The references to Abraham as a common ancestor in the first agreement in the series, between Israel and the UAE, have set the overall tone and indicate a different position regarding at least three meaningful components: First, deeming Arabs and Jews as peoples; namely, there is an explicit reference to Jews as a people, and not only as adherents of a religion. Second, portraying Jews as Abraham’s descendants, an ancestor who is emblematic for his Middle Eastern origins. That is, characterizing Jews as an indigenous people in the Middle East. And third, the very choice to conceptualize the series of Arab-Israeli agreements as the Abraham Accords, which draw their inspiration from the peoples’ common ancestor. To wit, the State of Israel implicitly represents at least a significant portion of the Jews, and so much so that it is appropriate to sign with it a series of treaties named after the forefather of Jews, Christians and Muslims, Jews and Arabs.
One should not go as far as claiming that this formulation amounts to explicit recognition of Israel as the nation state of the Jewish people. But those asking why Israel ignored the question of its national character in its agreement with the UAE yet insists on it with the Palestinians are both wrong and misleading in claiming that the matter was entirely obviated. Furthermore, this formulation, which relies on Islam’s theological recognition of Judaism, grants a form of recognition which Netanyahu’s formulas do not: recognition of the Jewish people’s and Jewish faith’s historic indigenousness in the Middle East.
“Once an agreement seems to advance a prophecy or a commandment, it can connect to potent religious motivations, securing political backing even from unexpected quarters”
The enthusiastic welcome for the Abraham Accords in the Israeli Right and among U.S. Evangelicals should not however be taken for granted. Many among these constituencies have backed expansive Israeli annexation of West Bank areas – biblically known as Judea and Samaria – yet supported the Abraham Accords even though the two proved to be mutually exclusive. In addition to the above-mentioned ways in which the Abrahamic framing deeply touched nationalists in the Israeli Right, it also touched deep religious motivations. For instance, some prominent U.S. Evangelicals described the normalization agreements as a fulfillment of the divine promise to Abraham (“and in thee shall all the families of the earth be blessed”, Genesis 12:3). They saw the agreements as a vehicle for bestowing God’s blessing through the Jews to other peoples, residing in the Arab normalizing countries, for instance in the form of innovative Israeli technologies like anti-desertification. Similarly, some prominent religious Zionists saw in the agreements a form of recognition of Jewish indigenousness, in line with prophecies that the nations of the world would rejoice when Jews would return to their homeland. Once an agreement seems to advance a prophecy or a commandment, it can connect to potent religious motivations, securing political backing even from unexpected quarters.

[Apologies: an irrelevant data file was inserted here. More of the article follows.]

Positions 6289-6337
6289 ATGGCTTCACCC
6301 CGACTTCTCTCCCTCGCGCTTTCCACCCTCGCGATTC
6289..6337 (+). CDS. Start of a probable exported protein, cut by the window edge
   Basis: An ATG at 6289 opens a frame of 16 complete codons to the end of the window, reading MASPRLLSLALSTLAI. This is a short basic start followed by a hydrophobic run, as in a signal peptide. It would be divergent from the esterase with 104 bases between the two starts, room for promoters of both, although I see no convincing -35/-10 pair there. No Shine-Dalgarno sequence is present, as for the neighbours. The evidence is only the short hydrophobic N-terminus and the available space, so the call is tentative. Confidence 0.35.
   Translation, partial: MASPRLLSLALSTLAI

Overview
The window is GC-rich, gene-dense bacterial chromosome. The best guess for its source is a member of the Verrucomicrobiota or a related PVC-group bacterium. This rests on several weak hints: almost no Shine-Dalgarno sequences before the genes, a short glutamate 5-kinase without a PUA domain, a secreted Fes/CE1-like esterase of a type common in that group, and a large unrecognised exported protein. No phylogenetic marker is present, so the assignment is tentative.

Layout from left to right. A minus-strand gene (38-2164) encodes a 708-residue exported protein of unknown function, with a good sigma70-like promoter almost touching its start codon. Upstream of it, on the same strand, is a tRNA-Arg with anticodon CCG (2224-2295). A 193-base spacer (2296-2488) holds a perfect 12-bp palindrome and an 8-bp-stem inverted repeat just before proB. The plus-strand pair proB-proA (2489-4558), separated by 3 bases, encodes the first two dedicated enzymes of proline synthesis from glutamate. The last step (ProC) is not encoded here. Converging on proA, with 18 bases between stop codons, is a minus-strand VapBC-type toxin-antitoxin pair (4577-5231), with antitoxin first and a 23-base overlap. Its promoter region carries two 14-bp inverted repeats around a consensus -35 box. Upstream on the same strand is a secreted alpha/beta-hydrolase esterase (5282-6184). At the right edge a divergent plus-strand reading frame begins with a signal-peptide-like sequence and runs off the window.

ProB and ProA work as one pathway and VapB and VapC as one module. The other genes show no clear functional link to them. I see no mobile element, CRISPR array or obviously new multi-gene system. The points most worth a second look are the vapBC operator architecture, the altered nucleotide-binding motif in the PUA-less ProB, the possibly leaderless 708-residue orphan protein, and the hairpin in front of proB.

Bahrain and Sudan signed the Abraham Accords Declaration but avoided including in their treaties explicit reference to Jews as a people or to Abraham as their ancestor, apparently due to commonplace domestic calculations. They nevertheless did decide to implicitly deem Israel as representing both Judaism and Jews by virtue of the agreements’ appellation. This both links Israel to Jews and alludes to the indigenousness of Jews in the Middle East. Morocco’s decision to avoid any mention of the Abrahamic terminology stands in sharp contrast even to these limited references, but this did not prevent the U.S. administration and the Israeli government from characterizing it in official statements as part of the Abraham Accords. This variety demonstrates that references to tradition can be thicker or thinner and that there might be ways for one party to an agreement to reject them while another signatory emphasizes them.
Referring to Tradition in Future Israeli-Palestinian Agreements?
The contrast between the anti-colonial and Abrahamic positions points up to the following question: would a future Israeli-Palestinian agreement address the parties’ traditions?